This is a continuation of a series on Twitter best practices, this time focusing on the corporations and organizations out there who have decided to enter the Twittersphere to engage around their brand. First, cool, dudes! Twitter can be a great tool for building relationships, doing research and development and providing personal customer service to your customers, members and fans.
So you're ready to set up your Twitter account. A few items for your checklist:
- Your profile should have a photo that looks like you. Nothing says "Twitter newbie" more than the generic Twitter logo. And nothing says "impersonal corporation" more than your company logo. Use a face of the human that is Twittering.
- Provide a link to your website. Neglecting this is neglecting a primary way for followers to find out more about you than can be said in 140 characters.
- Add a description to your profile, making use of searchable keywords.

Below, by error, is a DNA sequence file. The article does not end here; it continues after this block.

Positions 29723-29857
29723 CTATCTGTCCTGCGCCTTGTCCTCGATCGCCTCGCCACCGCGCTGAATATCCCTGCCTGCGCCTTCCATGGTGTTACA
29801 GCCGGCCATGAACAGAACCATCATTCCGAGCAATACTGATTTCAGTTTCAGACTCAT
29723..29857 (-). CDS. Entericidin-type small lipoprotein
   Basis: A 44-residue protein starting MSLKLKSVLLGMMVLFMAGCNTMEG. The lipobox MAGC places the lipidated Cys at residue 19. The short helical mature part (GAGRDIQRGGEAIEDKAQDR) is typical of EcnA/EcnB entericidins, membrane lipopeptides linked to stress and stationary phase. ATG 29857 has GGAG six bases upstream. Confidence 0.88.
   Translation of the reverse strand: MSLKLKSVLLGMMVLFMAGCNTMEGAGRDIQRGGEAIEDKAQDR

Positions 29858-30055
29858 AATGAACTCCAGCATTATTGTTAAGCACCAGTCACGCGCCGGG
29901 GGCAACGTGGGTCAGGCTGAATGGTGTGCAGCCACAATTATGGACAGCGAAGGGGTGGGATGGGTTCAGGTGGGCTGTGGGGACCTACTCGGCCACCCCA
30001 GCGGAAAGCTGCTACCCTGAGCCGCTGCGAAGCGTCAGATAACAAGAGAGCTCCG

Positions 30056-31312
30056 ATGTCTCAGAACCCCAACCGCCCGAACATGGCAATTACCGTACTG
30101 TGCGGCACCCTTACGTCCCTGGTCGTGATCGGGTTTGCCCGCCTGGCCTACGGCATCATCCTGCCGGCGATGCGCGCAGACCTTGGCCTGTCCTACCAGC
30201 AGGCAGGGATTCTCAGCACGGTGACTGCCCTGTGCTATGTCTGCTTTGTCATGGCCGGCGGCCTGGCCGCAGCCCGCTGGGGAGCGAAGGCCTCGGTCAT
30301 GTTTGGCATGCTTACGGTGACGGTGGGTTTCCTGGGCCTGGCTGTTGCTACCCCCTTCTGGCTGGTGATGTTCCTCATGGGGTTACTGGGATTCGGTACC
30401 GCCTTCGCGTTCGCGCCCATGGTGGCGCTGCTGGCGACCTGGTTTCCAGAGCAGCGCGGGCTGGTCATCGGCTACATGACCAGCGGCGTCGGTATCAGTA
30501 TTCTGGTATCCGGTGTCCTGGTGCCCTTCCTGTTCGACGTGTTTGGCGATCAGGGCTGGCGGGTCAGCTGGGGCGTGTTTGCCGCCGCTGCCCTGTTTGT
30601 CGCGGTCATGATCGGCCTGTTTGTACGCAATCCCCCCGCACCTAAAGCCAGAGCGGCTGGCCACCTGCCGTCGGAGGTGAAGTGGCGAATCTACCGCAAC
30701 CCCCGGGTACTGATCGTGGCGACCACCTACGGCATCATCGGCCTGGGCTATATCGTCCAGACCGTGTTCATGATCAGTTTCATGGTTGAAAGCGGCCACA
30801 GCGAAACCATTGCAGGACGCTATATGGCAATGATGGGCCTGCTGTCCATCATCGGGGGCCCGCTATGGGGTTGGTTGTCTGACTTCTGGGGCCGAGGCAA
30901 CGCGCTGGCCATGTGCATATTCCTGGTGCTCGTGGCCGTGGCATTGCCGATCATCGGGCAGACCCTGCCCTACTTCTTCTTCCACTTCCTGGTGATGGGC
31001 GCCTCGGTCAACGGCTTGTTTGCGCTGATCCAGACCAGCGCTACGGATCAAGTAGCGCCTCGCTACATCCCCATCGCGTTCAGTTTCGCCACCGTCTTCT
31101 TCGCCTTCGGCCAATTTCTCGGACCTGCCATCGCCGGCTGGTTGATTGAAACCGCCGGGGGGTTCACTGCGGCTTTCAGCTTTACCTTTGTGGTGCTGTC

- Specify the human who is Twittering for your account. If it's more than one, use the carat and initials to identify the Tweeter each Tweet
As you start Twittering, remember to focus on engaging in conversations with your followers rather than pushing or selling your own products and content. If followers feel they're being sold to, they'll unfollow and block you faster than they'll hang up on your annoying IVR (and then Tweet about it). A few guidelines:
- Use @ replies to comment back to your followers' Tweets
- ReTweet liberally. To reTweet a user's Tweet, simply write "RT @username" and cut and paste the content of the original Tweet. Or just use the RT button if your desktop or smartphone app has one.
- Post links to articles and content you think your users would find interesting. A good guide is Chris Brogan's rule of promoting other people's content eight times more often than you promote your own.
- Post links to your own content, but see above.
For example, a not-so-great Twitter brand account: